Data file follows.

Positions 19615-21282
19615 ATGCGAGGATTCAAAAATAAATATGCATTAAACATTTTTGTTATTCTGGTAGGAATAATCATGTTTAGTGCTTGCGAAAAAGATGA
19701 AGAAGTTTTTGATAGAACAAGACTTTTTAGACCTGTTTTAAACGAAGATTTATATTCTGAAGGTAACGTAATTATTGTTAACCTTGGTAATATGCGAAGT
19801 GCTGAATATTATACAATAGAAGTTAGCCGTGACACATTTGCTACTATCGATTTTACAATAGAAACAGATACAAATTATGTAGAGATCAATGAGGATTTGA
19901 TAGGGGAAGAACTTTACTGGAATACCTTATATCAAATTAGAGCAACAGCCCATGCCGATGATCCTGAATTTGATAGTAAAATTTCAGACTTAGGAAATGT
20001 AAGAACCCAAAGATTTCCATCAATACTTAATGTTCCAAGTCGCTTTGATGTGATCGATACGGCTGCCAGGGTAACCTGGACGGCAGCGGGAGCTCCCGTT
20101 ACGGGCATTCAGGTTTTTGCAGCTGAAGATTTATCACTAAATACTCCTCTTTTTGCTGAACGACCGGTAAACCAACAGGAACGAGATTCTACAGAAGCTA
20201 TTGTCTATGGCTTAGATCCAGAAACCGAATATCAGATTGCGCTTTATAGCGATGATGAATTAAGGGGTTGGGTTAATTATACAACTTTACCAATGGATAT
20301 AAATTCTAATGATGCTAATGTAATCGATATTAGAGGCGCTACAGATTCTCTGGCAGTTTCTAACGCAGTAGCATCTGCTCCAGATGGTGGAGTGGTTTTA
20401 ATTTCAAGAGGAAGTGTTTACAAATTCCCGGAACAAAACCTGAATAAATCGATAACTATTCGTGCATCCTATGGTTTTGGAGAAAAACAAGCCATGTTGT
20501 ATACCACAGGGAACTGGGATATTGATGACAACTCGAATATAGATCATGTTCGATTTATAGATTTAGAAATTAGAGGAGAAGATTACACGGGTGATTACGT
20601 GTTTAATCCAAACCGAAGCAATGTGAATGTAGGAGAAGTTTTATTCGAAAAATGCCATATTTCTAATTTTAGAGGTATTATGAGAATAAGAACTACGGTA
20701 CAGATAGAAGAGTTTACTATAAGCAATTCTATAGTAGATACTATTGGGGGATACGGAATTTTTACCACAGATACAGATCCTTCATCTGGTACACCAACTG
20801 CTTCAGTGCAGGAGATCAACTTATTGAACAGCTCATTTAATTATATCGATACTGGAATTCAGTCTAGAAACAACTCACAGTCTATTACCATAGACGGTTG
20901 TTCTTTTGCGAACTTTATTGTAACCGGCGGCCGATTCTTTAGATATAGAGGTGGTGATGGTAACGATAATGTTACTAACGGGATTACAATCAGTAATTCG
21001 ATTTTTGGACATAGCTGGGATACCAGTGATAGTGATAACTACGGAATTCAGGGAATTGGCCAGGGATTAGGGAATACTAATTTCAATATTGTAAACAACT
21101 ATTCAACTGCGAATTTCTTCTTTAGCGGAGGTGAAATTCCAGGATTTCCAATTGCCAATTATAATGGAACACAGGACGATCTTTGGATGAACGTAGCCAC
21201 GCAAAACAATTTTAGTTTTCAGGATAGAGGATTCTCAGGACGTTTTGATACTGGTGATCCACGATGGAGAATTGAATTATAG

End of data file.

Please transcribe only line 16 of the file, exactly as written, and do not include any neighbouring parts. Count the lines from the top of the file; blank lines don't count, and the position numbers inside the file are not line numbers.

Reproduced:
21001 ATTTTTGGACATAGCTGGGATACCAGTGATAGTGATAACTACGGAATTCAGGGAATTGGCCAGGGATTAGGGAATACTAATTTCAATATTGTAAACAACT